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Learning About Intervertebral Disc Disease in Dogs

If you follow our Facebook page, you’ve probably read that Ty’s having some trouble with his back. About a week ago, we noticed he was moving slowly and holding himself differently. His tail was droopy, and he just didn’t seem to be feeling well. Of course, these things always happen on the weekend – when most veterinarians are closed – but we found an emergency hospital nearby and took Ty in for an exam. (Here are our tips for handling a trip to the emergency vet.)

Ty at Veterinarian

This is not the face of a happy camper.

The veterinarian noticed immediately how tense Ty was and that his back seemed to be the source of his pain, so they took some x-rays to see if they could determine the cause.

Intervertebral discs are like little shock absorbers that sit between the vertebrae in our spines. The same is true for dogs, and based on the decreased space between two of Ty’s vertebrae, the veterinarian believed that one of his discs was ruptured. A ruptured (or herniated) disc presses on the nerves in the spinal column, which is extremely painful and can even cause paralysis.

I’m familiar with the condition, because two years ago I was laid up for a month with a herniated disc. At the time, my doctor explained that if we think of our discs like soft-boiled eggs – when we rupture one, it’s like the yolk of the egg squeezes out through a tear in the egg white. To heal the disc we have to reduce the inflammation so the egg yolk can slide back where it belongs, and then take it easy until scar tissue can form over the tear in the egg white, so the yolk can’t slip back out.

To help Ty heal, the doctor prescribed pain medication and steroids to reduce the inflammation and put Ty on strict bed rest for one week.

Ty - Dog resting on bed

Snoozing in his bed is what Ty likes to do best anyway, and the pain medication seemed to make him extra sleepy, so enforcing the doctor’s orders wasn’t difficult. It took a few days before we started to see any improvement, but Ty slowly started to perk up, and before long we were happy to see his tail  back up in it’s usual position.

It appears we caught Ty’s injury early, and that he’ll make a complete recovery. Still, he’ll be taking it easy for several more weeks, so his disc has plenty of time to heal completely. Avoiding further injuries to his back is important, because severe cases of intervertebral disc disease (IDD) can require surgery to repair. That means there’ll be no running, rough-housing, jumping, or climbing the stairs in Ty’s near future. And some of those activities we’ll be nixing permanently.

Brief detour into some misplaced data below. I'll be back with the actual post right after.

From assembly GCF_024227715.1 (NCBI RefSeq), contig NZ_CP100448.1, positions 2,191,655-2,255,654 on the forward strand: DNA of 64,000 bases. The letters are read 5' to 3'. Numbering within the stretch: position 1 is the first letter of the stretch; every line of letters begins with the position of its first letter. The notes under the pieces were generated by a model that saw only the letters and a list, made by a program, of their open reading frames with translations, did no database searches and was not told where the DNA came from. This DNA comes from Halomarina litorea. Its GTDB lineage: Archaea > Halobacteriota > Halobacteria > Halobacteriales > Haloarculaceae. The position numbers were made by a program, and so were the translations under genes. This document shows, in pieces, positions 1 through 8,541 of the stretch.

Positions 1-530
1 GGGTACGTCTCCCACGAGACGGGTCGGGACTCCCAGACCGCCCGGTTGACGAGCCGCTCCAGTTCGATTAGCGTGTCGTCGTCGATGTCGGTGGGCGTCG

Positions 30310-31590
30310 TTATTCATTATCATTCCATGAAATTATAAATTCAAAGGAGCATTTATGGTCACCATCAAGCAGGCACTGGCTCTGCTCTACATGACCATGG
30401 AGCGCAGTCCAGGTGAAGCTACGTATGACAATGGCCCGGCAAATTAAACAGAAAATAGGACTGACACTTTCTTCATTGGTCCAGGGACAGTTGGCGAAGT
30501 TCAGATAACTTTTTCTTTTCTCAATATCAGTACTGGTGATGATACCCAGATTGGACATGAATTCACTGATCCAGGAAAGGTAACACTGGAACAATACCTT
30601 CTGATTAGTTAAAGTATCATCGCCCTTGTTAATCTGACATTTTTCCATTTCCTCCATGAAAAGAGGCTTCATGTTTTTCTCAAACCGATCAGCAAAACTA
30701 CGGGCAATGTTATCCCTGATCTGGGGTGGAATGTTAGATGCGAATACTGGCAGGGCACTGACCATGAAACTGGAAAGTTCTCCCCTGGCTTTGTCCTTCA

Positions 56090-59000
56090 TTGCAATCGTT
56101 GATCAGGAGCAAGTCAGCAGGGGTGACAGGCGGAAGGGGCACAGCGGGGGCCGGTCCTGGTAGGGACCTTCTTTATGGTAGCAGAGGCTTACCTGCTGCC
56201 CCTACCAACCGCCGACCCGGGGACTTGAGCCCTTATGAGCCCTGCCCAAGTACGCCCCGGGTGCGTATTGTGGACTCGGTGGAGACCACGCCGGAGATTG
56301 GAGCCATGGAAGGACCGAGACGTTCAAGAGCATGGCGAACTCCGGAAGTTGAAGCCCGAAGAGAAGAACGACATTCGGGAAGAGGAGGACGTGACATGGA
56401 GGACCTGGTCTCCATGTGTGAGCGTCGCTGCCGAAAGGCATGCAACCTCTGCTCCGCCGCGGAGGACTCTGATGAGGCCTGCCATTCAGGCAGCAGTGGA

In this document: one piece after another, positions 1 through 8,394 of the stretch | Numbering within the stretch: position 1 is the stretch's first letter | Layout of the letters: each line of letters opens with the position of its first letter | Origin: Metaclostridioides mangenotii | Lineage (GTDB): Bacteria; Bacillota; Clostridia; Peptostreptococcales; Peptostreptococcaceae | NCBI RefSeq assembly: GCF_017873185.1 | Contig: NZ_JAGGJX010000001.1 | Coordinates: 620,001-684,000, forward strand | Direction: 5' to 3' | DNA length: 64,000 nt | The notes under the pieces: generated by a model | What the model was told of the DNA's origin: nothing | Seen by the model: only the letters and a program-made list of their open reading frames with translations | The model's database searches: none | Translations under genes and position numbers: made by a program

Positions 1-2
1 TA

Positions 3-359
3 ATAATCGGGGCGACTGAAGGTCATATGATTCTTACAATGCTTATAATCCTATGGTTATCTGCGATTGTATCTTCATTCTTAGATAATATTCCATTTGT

As dogs get older, their discs lose their resiliency and become rigid and brittle. Some breeds, like Poodles, Cocker Spaniels, and Dachshunds are more susceptible, but IDD can affect any breed. It’s possible that Ty’s injury is just a fluke, but at 10 1/2 years old, we’d rather not take any chances.

Ty - Dog doing yoga

Yoga’s helped my back a lot but Ty doesn’t look convinced, so we’ll be taking other measures to try to keep him from re-injuring his back. We’re in the market for a ramp so he’ll be able to get in and out of the RV without us carrying him. We’ll also be scaling back the difficulty of the hikes we choose and taking care not to over do it on the distances we walk with him. Ty’s never been a fan of sleeping in the bed or jumping on the furniture (unless he’s in hot pursuit of a stick of butter), so managing those behaviors should be easier for us.

What have your experiences been with IDD and your pets? Have you found treatments that have helped, or exercises to improve their chances of avoiding future injuries? Do you have a ramp that you love? We’re trying to learn how to best help Ty, and your suggestions are much appreciated – please leave a comment below!

Update: It turns out Ty doesn’t have IDD … he as discospondylitis! Read about his new diagnosis.

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  • I’m pretty sure Ty would think he’s in heaven if we get him a stroller, Denise! He’s not a big fan of exercise as it is. Also, great suggestion about the custom made ramp. Thanks so much for your note!

  • Thank you for your note, Betsy. I’m so glad your girl is doing well and leading a happy life in her cart. I will absolutely keep an eye on Ty for any signs that his feet are knuckling under – I appreciate the heads-up, because the vet didn’t mention anything about that to me.

  • Thank you, Victoria! I’m going to look into both of these products to see if they might also help Ty. I appreciate your note.

  • Thanks for your note, Taryn. I’m so glad that your boy lived such a long, happy life. We’ve always worked to keep Ty and Buster at a healthy weight, because so many diseases are related to a dog being over weight – but now we’ll be focusing on it even more. And, Ty’s not really a fan of exercise, but we’ll be making sure he gets plenty of walks to keep his muscles toned once he’s recovered from this injury. Great tips!

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